Hands off Australian humpback whalesPublished 29 May 2007
Professor Harrison, who teaches in the School of Environmental Science and Management, said the International Whaling Commission meeting under way this week in Anchorage had once again put the spotlight on the need to protect humpback whale populations.
“More than 25,000 whales have been killed in so-called ‘scientific’ whaling programs since the moratorium was lifted in 1986, but in reality this is a commercial scale whaling operation masquerading as science,” Professor Harrison said.
“Japanese whalers are threatening to kill 50 of our humpback whales during this coming summer 2007-08.”
The whales they target could be among the humpbacks that travel along the east coast of Australia, or from the much smaller south Pacific populations.
Japan is proposing a deal to stop the scientific whaling in exchange for the right for coastal communities in Japan to kill whales, but that has already been rejected by anti-whaling countries at the meeting in Alaska.
Professor Harrison said prior to whaling, the humpback population that migrated along the east coast of Australia from the breeding grounds in the Great Barrier Reef to Antarctica for feeding in summer was probably 40,000 strong. That was reduced to about 100 by the 1960s due to unregulated commercial whaling.
“The population is starting to increase again and is now estimated to be about 9000 to 10,000 whales, which is only one quarter of the original population size. Killing humpback whales will reduce the rate at which this population can recover,” he said.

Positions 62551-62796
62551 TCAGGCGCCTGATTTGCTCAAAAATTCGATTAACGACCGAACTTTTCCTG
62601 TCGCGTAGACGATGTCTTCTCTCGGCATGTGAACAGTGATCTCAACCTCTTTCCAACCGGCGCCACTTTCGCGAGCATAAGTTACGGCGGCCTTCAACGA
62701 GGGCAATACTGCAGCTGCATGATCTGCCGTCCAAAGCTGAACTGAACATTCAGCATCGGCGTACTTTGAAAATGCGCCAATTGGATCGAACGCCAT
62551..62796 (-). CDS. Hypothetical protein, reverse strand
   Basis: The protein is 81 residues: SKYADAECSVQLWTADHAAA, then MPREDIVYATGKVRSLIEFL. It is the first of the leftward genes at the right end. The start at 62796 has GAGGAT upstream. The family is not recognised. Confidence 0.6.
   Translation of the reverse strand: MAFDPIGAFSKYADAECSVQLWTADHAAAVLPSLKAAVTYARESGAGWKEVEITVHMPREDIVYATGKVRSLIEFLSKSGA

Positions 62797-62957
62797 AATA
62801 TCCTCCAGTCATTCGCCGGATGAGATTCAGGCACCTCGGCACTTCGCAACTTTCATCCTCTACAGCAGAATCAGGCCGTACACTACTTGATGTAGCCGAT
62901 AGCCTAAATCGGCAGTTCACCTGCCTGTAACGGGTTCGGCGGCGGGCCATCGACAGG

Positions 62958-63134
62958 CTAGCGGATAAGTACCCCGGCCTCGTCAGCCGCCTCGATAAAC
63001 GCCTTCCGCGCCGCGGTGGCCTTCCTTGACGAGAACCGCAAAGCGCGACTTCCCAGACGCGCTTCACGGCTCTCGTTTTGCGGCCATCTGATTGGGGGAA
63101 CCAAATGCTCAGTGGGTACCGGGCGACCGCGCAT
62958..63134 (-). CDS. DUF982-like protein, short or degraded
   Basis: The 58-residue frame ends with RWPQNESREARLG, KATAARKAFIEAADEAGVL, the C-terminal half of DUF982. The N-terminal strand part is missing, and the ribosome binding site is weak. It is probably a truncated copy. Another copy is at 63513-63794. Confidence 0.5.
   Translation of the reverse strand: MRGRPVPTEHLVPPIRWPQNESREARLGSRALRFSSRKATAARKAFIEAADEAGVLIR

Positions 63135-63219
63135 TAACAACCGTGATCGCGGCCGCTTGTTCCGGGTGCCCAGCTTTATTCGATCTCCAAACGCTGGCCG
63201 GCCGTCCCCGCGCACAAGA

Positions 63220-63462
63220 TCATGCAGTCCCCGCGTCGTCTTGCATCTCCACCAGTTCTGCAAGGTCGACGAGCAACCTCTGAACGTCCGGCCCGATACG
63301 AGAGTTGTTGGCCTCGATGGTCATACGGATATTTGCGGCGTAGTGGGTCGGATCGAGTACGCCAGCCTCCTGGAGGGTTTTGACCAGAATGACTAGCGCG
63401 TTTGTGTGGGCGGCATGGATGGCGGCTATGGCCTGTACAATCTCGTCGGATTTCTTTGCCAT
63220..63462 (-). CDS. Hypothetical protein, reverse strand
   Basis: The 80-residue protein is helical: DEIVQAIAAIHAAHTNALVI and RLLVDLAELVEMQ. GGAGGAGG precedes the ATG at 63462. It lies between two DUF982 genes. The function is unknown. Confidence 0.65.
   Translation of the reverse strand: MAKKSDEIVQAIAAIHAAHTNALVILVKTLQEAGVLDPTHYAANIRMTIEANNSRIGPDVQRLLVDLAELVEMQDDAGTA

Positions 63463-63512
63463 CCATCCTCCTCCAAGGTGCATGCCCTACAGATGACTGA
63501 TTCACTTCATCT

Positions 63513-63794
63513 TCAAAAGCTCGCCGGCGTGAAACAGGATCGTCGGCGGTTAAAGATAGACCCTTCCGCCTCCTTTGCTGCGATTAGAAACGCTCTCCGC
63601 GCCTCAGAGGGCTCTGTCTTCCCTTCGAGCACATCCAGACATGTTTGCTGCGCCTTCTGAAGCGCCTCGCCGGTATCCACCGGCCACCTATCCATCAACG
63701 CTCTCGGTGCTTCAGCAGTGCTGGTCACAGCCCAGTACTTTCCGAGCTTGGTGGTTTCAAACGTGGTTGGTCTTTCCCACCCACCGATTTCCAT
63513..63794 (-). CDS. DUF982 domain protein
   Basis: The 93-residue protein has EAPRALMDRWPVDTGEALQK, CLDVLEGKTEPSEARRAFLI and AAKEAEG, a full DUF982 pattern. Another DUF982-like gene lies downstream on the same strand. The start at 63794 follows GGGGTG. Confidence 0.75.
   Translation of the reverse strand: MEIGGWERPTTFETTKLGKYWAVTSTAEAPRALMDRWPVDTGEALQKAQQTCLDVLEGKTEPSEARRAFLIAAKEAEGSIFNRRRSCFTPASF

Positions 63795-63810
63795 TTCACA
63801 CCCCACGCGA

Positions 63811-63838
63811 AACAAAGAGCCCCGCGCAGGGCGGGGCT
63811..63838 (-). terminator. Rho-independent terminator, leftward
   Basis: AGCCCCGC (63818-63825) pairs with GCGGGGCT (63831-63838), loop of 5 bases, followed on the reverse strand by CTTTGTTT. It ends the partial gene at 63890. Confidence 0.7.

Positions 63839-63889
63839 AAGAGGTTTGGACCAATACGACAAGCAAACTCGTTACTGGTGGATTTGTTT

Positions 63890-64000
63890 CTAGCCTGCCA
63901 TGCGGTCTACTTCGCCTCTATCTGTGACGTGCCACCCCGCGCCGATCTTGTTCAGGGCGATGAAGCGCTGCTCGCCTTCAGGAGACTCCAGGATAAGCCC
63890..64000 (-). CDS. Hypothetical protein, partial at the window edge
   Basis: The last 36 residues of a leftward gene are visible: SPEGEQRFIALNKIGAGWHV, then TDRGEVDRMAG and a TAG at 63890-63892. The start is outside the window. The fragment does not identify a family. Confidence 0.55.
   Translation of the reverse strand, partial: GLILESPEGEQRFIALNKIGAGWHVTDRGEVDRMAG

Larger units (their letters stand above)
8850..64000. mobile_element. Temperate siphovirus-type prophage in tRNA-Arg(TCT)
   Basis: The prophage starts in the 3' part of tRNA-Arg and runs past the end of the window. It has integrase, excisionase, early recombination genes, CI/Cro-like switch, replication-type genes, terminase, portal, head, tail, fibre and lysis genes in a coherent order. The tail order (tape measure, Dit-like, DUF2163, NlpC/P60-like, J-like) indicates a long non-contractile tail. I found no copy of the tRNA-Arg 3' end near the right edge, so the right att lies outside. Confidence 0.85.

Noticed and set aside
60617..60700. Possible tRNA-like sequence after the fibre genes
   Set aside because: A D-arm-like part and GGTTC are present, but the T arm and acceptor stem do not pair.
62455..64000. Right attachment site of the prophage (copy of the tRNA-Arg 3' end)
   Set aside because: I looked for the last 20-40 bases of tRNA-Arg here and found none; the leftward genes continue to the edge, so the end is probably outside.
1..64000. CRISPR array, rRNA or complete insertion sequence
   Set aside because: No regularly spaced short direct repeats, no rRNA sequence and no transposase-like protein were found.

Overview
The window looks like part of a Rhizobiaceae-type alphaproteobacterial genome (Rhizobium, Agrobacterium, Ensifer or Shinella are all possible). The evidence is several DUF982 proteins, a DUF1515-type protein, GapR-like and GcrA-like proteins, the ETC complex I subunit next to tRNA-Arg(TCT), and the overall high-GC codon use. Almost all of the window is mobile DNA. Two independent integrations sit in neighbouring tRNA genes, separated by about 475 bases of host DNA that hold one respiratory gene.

“Unfortunately, many of the south Pacific humpback whale populations have not recovered from whaling and some have only a few hundred whales still alive. If Japanese whalers kill 50 large breeding size humpbacks from these small populations, they would threaten their existence and potentially lead to local extinction.”
Professor Harrison said there were no scientifically valid reasons for killing any whales and there were very few credible research papers published as a result of the Japanese ‘scientific’ whaling program.
“Much of the information they claim they are gathering has been available from research done last century. The rest of the world uses various non-lethal alternatives for studying whales which can provide better and more extensive information about their populations and genetic make-up,” he said.
Southern Cross University’s Whale Research Centre is currently researching new cutting-edge DNA techniques to age humpback whales.
“Japan should not travel to the other side of the world and kill Australian humpback whales that are born and bred in the Great Barrier Reef and feed in Australian Territorial waters in Antarctica, within the IWC Southern Ocean Whale Sanctuary set up to protect whales,” Professor Harrison said.
Photo: Associate Professor Peter Harrison.
Media contact: Brigid Veale Southern Cross University communications manager, 02 66593006 or 0439 680 748.